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By Michael Webb
A business’ success depends on its ability to change faster and more effectively than competitors. This requires an understanding of shifting customer needs and behaviors, and what customers are responding to vis-à-vis your company and the marketplace.
If sales are not managed as a process, the process cannot be changed to rapidly address the true needs of the customer.
Your organization will resist change unless it can learn from the customer by understanding cause and effect within the sales process and then changing the sales process accordingly.
The usual fixes for sales problems usually fail because the actual
problem—and its cause—is rarely understood, or even identified.
Without understanding the chain of cause and effect between your sales activities and customers’ actions, you have a limited inventory of solutions to business challenges. I call these “the usual fixes” because they are so prevalent and because they usually fail to generate lasting improvement.
The usual fixes include:
- Replacing the sales manager or salespeople
- Trying a new type of sales training
- Launching a new lead-generation program in marketing
- Installing or upgrading customer relationship management (CRM) or sales force automation (SFA) software
- Changing the incentive plan or holding a sales contest
- Reassigning accounts or redrawing sales territories
- Hiring a new ad agency to tweak the brand image
Because the root causes of sales problems have not been identified, these fixes are usually implemented based on assumptions rather than facts. (In fact, many CRM systems actually mask data-driven feedback on conversion data in favor of someone’s arbitrary idea of “percent chance of closing.” That is simply ridiculous.)
Another view of the failure modes of common fixes is shown in Figure 1.
I’m not saying the usual fixes are always wrong. I’m saying they can’t represent genuine solutions unless three things are true:
- The sales organization has agreed on operating definitions around its primary terms of production, such as leads, qualified opportunities, customers, etc. (meaning they can be traced to observable characteristics).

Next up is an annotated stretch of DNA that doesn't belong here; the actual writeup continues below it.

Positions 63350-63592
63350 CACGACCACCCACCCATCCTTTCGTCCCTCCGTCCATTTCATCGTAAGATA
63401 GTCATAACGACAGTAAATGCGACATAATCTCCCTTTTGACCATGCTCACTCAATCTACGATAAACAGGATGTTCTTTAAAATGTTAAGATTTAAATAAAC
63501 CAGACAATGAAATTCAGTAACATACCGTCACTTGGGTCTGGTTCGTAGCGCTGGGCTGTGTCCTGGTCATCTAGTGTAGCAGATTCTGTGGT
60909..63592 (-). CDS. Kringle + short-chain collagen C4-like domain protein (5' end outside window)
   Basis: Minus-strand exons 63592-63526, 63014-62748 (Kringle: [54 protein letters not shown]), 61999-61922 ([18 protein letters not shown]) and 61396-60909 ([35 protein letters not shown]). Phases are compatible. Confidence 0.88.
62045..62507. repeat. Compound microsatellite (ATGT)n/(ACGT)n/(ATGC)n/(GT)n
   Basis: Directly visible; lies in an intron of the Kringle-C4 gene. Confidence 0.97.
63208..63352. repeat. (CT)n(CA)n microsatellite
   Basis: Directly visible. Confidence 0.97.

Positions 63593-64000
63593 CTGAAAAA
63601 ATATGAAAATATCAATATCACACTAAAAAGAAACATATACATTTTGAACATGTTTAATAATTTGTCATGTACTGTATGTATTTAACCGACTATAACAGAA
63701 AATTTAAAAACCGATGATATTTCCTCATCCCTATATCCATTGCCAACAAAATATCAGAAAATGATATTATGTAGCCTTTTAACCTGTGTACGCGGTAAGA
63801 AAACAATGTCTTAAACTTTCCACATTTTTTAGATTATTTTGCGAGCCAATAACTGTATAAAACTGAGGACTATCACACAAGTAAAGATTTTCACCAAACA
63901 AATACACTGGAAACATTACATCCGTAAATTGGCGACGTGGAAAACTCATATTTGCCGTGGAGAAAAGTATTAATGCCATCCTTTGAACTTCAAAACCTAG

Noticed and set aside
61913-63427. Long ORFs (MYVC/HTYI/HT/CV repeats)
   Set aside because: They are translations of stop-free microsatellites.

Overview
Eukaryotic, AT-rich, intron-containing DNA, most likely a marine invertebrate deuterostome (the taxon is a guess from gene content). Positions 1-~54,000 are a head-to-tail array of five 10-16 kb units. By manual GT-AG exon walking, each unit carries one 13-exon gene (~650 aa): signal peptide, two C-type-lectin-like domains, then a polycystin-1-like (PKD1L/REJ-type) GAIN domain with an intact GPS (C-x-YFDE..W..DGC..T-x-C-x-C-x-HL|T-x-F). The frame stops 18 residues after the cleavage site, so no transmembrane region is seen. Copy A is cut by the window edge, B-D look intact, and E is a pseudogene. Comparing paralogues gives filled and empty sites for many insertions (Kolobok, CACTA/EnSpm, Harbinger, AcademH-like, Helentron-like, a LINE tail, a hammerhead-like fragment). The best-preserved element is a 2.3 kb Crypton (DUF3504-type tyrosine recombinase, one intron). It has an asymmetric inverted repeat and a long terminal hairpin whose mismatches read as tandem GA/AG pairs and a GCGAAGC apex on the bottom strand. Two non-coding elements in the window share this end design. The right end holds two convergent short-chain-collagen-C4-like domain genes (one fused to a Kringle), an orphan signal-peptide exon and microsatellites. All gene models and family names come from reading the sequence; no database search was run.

- The data gathered from sales operations demonstrates numerically the likely bottlenecks and causes of problems.
- The fix directly addresses causes.
This is rarely the case because sales is rarely managed as a process, which would deliver data usable in cause-and-effect analysis.
In addition, the usual fixes do little to address the most common barriers to higher sales performance. These barriers include poorly conceived value propositions, lack of operating definitions for key variables (such as “lead,” “qualified prospect” and “customer”), administrative tasks assigned to salespeople, problems in customer training or service, marketing initiatives unconnected to sales efforts, and misaligned incentive programs. These problems can be identified, analyzed and addressed when management approaches marketing, sales, and service as a process—and sets the usual fixes aside.
Questions to Consider
- How many of the usual fixes have we tried in the past two to four years?
- How did we decide to implement each fix?
- How have they added value for customers or improved the Customer’s Journey?
- How have they made selling easier, more efficient or more effective?
- What desirable or undesirable results have been achieved by these attempts at improvement?